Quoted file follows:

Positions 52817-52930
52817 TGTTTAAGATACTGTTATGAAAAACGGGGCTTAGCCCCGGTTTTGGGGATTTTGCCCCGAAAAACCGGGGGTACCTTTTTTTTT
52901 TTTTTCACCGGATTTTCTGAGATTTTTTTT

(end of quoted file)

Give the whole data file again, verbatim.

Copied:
Positions 52817-52930
52817 TGTTTAAGATACTGTTATGAAAAACGGGGCTTAGCCCCGGTTTTGGGGATTTTGCCCCGAAAAACCGGGGGTACCTTTTTTTTT
52901 TTTTTCACCGGATTTTCTGAGATTTTTTTT